A former business partner of Las Vegas Sands Corp says it should be entitled to no less than US$7.5 billion for damages resulting from an alleged breach of agreements during Las Vegas Sands’ successful bid in 2002 for a casino licence in Macau.
Asian American Entertainment Corp, a company led by Taiwan entrepreneur Marshall Hao Shi-sheng, is suing three entities linked to United States-based Las Vegas Sands. The case is being heard by Macau’s Court of First Instance.
Jorge Menezes, a Macau lawyer representing Asian American Entertainment, said on Friday during closing arguments that the US$7.5-billion figure was based on two independent damage reports regarding potential profits that Asian American Entertainment had missed out on because of not getting a Macau casino licence in partnership with Las Vegas Sands.
Mr Menezes added that the final compensation amount due to Asian American Entertainment should be higher than US$7.5-billion “based on reasons of fairness and discretion.”
In its claim, Asian American Entertainment argued it was entitled to MOP96.45 billion (US$12.06 billion) in compensation. The sum represented allegedly-lost profits for the firm from 2004 to 2018 due to what it claimed it was owed by Las Vegas Sands.
Las Vegas Sands’ side is to present it final arguments on Wednesday.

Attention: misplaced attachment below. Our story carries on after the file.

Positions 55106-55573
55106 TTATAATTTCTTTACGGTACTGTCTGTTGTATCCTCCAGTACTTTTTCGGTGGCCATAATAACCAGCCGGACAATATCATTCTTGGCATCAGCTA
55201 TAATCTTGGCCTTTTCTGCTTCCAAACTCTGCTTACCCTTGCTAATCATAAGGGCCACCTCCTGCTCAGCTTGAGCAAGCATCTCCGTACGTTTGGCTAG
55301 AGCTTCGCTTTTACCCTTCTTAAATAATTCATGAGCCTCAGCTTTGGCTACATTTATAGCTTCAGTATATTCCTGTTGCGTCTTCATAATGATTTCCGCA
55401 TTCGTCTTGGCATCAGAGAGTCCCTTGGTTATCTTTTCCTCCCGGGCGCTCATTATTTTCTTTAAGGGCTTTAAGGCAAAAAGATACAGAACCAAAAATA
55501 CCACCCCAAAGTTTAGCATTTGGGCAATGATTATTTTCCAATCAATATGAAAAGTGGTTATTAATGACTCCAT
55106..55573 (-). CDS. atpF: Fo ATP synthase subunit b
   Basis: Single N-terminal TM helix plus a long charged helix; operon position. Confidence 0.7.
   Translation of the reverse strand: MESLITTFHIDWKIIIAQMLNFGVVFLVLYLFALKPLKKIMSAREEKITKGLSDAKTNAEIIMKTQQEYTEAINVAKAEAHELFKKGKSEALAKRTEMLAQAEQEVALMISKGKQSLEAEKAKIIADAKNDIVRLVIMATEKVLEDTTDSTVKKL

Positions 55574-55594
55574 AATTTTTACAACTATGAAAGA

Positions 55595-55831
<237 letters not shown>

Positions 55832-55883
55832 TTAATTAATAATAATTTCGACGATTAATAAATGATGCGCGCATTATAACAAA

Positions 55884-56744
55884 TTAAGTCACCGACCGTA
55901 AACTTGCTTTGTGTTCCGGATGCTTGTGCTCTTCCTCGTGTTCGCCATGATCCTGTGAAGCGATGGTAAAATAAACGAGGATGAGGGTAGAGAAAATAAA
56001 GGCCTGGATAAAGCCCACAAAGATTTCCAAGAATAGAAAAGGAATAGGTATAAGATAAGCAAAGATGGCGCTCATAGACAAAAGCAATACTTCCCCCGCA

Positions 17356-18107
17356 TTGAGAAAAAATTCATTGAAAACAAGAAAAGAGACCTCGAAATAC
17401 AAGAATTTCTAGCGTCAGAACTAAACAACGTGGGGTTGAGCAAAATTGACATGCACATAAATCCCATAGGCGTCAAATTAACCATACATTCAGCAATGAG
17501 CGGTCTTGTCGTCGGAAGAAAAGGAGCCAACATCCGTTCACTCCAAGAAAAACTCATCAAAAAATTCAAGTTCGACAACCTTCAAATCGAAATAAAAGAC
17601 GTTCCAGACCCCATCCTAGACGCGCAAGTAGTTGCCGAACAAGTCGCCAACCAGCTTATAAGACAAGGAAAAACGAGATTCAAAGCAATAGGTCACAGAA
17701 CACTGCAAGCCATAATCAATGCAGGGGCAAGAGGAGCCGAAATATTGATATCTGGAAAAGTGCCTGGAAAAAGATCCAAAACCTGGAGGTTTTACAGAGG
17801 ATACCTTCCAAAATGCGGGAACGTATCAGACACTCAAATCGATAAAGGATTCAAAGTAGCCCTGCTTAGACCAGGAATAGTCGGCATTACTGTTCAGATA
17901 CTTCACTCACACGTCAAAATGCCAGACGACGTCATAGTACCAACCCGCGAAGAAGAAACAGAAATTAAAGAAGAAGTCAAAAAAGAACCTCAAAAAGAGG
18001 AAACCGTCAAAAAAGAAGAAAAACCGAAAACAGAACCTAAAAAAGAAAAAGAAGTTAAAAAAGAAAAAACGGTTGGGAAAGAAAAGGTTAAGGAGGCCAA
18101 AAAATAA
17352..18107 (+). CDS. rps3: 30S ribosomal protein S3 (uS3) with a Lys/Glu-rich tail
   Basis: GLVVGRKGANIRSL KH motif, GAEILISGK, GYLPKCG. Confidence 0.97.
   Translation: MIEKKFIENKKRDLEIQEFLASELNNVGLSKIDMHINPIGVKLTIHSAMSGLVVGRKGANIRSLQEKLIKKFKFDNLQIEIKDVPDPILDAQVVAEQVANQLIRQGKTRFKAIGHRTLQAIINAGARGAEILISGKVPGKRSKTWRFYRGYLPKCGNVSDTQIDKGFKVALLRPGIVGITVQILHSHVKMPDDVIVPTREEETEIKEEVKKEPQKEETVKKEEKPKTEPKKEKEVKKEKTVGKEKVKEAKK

The lawsuit was originally filled in January 2012, but faced multiple delays. In its original claim, Asian American Entertainment claimed MOP3 billion as compensation for damages resulting from the alleged breach of agreements by Las Vegas Sands. But in July 2019, Mr Hao’s company requested the court to increase the amount of its claim to about US$12 billion, allegedly representing lost profits from 2004 to 2018.
At an earlier stage of the tender process, units of Las Vegas Sands had teamed up with Asian American Entertainment for the Macau venture; but later the United States-based group switched to a partnership with Hong Kong entrepreneur Lui Che Woo, via an entity called Galaxy Casino SA, now under Macau casino firm Galaxy Entertainment Group Ltd.
In December 2002, the Macau government allowed an amendment to the Galaxy entity’s concession contract, so that a subsidiary of Las Vegas Sands was granted a sub-concession spun off the original Galaxy licence.
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